People in Sweden Are “Upgrading Their Hands,” and It Makes Us a Little Scared
Sometimes in life, people fall for things. People fall for traps, things planted for our civilian class to take in, let into our bodies or our homes with no questions asked, no defense, no safety whatsoever from the consequences of these insidious things we are presented with.
In the view of some people, thousands of Swedish people are falling for something they are going to regret. It was reported almost a couple months ago that over 4,000 Swedish people have voluntarily chosen to get tiny microchips embedded into their hands, as if that would actually make it more convenient to swipe and get into homes, offices, ect.
Several Swedish companies are offering their employees free microchips, probably because some wealthy individual or entity persuaded them to do so, not that they’d admit it or people would be willing to directly accuse them of that.
(Image credit: AP)
The microchips implanted into people’s bodies are being promoted as capable of “bypassing the need for” cash, tickets, access cards and even social media.
The danger of microchips being widespread in society is common sense: do something the government, or a corporation doesn’t like, maybe your chip won’t work. It’s that simple, and it could get a whole lot worse than that.
One article explains the main company that is promoting this, BioHax International, explaining they are “the market leader in the innovate industry and has captured public imagination since it was started five years ago by Jowan Osterlund, a former professional body piercer.”
Well that body-piercer really sold out in the view of people who understand the dangers of centralized power. If microchips are allowed to be normalized, when people have to have them, they will be more controllable: period.
(Image credit: AFP/Getty Images)
It was announced in June 2017 that the Swedish train operator, SJ Rail revealed that around 100 people were paying for their regular journeys with microchips.
They have train tickets loaded into their microchips, and the train conductor reads their body implant with a smartphone.
Someone cited by a mainstream news article to promote microchips, Szilvia Varszegi, 28, said the chip “basically solves my problems.” Basically, huh? It’s such a problem to hold a piece of paper. Train tickets are so problematic, the cards that people use in place of paper train tickets are just so difficult.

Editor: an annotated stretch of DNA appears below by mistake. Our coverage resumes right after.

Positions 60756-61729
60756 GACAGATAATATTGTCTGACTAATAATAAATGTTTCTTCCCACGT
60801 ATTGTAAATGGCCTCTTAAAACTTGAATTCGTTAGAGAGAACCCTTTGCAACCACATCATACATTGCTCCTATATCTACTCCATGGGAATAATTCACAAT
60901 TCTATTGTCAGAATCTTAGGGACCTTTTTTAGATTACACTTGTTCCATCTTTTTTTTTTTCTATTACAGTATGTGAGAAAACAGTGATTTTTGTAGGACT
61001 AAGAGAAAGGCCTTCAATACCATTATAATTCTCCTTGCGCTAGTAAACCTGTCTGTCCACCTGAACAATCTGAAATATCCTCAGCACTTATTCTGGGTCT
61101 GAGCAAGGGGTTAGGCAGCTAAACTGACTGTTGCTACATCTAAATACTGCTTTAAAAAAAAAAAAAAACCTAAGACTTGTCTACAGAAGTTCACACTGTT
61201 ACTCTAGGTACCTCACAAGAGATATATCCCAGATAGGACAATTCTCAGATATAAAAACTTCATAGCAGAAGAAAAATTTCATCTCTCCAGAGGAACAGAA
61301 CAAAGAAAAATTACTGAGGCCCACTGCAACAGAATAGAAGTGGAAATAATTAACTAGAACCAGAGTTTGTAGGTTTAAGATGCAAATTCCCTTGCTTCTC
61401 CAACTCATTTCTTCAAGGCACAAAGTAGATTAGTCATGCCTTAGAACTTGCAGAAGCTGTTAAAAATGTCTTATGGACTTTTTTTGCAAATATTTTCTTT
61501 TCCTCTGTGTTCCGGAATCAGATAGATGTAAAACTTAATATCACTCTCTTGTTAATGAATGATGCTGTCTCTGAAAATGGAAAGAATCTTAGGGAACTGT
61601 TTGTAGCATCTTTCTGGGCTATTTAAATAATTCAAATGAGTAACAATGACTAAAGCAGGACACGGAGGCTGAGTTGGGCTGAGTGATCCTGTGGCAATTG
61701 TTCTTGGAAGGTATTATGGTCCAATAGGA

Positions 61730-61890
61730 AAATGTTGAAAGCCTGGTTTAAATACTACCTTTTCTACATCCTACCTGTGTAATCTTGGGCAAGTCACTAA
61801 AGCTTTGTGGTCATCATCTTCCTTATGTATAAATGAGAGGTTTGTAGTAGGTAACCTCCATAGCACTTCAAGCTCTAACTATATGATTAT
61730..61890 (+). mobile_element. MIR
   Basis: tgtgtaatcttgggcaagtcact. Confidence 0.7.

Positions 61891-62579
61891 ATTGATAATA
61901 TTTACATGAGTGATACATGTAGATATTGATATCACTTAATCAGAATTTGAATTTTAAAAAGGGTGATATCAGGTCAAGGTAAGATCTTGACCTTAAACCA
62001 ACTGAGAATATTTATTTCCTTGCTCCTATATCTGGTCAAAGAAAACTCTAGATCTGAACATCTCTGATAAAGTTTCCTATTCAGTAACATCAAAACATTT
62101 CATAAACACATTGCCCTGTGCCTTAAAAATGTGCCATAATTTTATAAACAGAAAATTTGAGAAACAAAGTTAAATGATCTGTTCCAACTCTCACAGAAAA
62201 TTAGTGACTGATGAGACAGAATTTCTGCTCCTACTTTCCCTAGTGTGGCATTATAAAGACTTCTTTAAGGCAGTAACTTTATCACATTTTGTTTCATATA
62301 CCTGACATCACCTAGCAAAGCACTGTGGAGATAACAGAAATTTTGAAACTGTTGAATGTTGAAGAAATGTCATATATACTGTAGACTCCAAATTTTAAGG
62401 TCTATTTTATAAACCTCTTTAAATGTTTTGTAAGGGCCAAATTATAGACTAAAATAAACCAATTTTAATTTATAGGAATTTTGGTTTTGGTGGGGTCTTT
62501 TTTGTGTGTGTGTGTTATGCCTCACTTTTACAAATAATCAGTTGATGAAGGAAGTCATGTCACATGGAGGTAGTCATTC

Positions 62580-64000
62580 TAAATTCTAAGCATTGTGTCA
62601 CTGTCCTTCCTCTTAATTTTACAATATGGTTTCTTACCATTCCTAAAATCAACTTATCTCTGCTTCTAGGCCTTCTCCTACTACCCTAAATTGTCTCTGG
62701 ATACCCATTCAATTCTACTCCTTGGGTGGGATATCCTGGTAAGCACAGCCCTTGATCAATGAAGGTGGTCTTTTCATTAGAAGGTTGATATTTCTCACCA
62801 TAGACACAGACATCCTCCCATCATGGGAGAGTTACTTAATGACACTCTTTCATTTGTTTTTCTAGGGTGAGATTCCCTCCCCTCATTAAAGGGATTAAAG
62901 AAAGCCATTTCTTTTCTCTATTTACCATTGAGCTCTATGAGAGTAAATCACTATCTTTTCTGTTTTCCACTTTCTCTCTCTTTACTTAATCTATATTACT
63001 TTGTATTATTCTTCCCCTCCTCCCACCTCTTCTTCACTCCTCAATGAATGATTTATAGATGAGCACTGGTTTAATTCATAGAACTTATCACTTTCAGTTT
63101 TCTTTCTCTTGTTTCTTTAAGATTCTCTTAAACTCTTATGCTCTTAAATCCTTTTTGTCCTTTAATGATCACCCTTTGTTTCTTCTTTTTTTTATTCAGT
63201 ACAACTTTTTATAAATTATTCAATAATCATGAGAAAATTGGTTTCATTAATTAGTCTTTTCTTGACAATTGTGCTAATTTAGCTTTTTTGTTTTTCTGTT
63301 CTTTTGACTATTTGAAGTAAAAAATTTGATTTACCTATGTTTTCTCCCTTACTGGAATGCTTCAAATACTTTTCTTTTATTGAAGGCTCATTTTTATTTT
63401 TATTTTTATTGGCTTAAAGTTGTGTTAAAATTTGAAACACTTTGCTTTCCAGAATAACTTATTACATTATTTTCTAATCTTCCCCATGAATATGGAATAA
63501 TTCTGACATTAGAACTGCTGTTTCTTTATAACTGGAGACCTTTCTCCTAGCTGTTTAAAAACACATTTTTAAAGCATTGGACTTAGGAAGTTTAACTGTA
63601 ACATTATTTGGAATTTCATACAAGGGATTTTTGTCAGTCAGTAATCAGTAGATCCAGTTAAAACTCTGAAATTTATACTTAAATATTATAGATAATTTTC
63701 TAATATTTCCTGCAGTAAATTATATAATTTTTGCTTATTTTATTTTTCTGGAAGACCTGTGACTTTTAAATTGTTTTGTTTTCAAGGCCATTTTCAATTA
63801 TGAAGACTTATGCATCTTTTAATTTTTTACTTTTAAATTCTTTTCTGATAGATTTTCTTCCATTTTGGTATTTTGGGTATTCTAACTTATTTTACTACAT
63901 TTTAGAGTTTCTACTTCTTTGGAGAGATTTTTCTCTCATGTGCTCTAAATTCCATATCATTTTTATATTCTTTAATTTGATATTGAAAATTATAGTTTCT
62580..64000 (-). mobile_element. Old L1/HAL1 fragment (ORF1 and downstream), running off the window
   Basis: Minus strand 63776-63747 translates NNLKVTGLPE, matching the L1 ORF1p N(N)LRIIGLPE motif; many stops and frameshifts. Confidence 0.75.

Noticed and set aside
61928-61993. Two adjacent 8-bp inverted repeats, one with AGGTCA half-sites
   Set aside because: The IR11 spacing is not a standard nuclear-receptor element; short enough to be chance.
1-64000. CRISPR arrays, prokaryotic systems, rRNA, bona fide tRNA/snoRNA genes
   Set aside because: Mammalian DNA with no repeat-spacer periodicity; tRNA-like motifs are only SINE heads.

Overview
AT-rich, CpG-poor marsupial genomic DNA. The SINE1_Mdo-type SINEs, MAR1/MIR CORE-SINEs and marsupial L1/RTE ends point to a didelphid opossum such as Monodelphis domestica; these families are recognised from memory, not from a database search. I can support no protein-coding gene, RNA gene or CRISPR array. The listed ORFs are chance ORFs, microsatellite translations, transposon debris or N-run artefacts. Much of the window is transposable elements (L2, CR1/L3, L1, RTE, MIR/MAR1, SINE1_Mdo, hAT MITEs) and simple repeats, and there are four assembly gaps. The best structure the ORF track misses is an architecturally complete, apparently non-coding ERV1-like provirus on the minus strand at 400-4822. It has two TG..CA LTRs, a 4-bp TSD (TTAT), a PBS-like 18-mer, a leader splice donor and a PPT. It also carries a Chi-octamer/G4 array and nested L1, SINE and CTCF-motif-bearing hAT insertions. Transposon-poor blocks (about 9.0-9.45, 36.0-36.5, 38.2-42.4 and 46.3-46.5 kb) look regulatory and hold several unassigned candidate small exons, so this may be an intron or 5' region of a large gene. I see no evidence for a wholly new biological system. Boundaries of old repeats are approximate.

Fun fact: Sweden is still fully a Monarchy, technically a “constitutional and hereditary monarchy with a parliamentary system,” and those Nordic, Northern European countries who put off the image of being bastions of progressive thinking and safety, have a few secrets to hide.
Here’s another fun fact: Sweden’s Personal Income Tax Rate is 61.85 percent. People in Sweden are taxed for literally most of their income, with one of the highest rates of taxation in the world. Check out this chart, and think about how the tax rate just skyrocketed: what is stopping that government from taking even more?
It’s cool, the government provides all kinds of things for free to the pampered people of Sweden, right? Only if you get their choice of education, their choice of healthcare, and the government’s choice of exactly what you get in return for your involuntary contribution to the taxes. In 2017, Sweden’s tax rate reached an all-time high of 61.85 percent: so it’s currently stuck at an all-time high.
In a society where people are taxed this heavily, the things they are offered in return from the government are always exactly what the state wants to provide, and nothing more. Want education for your taxes? You’re only allowed to learn what they will provide. With everything centralized, what’s the meaning of independent thought?
One article notes: “Swedish citizens have long accepted the sharing of their personal details. The country has a track record for sharing of personal information, which may have helped ease the microchip’s acceptance.” Yes, and the Swedish citizens are going to feel the consequences of being so willing to open themselves up to those vulnerabilities.
What stops a government from taking more and more from the people? The people of Sweden, with nothing but love and respect for them, have not done enough to limit their government’s power, and the consequences of that passive attitude are coming.
This passive attitude, willingness to receive microchips, willingness to be taxed, is going to be the ultimate detriment of the Swedish people. Some might say they should take a page out of France’s book and stand up.